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In an opinion piece published in the December edition of the American Journal of Public Health, Frederick Zimmerman, UCLA FSPH professor of health policy and management, shares his perspective on the "Inverse U" of medical spending and health in the United States.
The United States has struggled for decades to provide its citizens appropriate and affordable medical care. To improve the efficiency and net efficacy of medical care, the first task is simply to recognize that more spending on care is not always better.
Physicians know that patients do best when they get the right care at the right time. Too little medical care can lead to poor outcomes, and in some cases even death. Too much medical care can also lead to poor outcomes, and in some cases also death.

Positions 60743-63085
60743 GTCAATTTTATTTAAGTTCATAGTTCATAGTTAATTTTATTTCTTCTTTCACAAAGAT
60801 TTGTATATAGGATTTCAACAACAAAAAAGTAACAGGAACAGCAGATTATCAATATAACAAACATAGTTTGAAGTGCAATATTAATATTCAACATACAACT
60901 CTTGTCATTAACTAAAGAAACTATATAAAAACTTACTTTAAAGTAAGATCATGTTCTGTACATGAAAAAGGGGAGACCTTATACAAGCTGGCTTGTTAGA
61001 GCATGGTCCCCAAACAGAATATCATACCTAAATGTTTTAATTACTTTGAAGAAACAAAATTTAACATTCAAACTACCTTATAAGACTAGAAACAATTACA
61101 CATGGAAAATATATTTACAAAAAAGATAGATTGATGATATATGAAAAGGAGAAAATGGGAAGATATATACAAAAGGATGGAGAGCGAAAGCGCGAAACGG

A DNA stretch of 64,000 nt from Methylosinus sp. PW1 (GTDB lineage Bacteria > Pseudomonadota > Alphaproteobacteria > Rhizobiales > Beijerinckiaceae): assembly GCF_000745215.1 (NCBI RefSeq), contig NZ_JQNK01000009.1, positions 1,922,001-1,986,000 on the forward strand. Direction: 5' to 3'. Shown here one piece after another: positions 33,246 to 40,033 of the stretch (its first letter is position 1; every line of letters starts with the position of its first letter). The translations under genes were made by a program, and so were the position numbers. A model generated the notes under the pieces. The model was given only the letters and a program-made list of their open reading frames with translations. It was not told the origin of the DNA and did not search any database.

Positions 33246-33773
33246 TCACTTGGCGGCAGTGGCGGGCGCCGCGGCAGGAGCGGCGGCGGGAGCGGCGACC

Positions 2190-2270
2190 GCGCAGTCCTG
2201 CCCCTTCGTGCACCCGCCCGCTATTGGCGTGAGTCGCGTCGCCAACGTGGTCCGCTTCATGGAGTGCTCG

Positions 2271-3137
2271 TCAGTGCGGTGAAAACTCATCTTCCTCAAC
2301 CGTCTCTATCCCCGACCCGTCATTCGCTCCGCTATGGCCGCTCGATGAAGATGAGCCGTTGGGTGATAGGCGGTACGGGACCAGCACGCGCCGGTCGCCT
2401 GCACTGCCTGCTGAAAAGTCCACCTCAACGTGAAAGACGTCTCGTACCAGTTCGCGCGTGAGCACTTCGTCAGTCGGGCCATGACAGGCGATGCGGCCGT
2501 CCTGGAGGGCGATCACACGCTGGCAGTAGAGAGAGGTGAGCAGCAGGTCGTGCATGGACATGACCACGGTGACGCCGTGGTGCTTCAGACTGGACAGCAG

What is true at the individual level is equally true for the population. A society in which no resources at all are spent on medical care will have very poor health; yet a society in which all resources are spent on medical care will also have low life expectancy, as needs for food and shelter go unmet.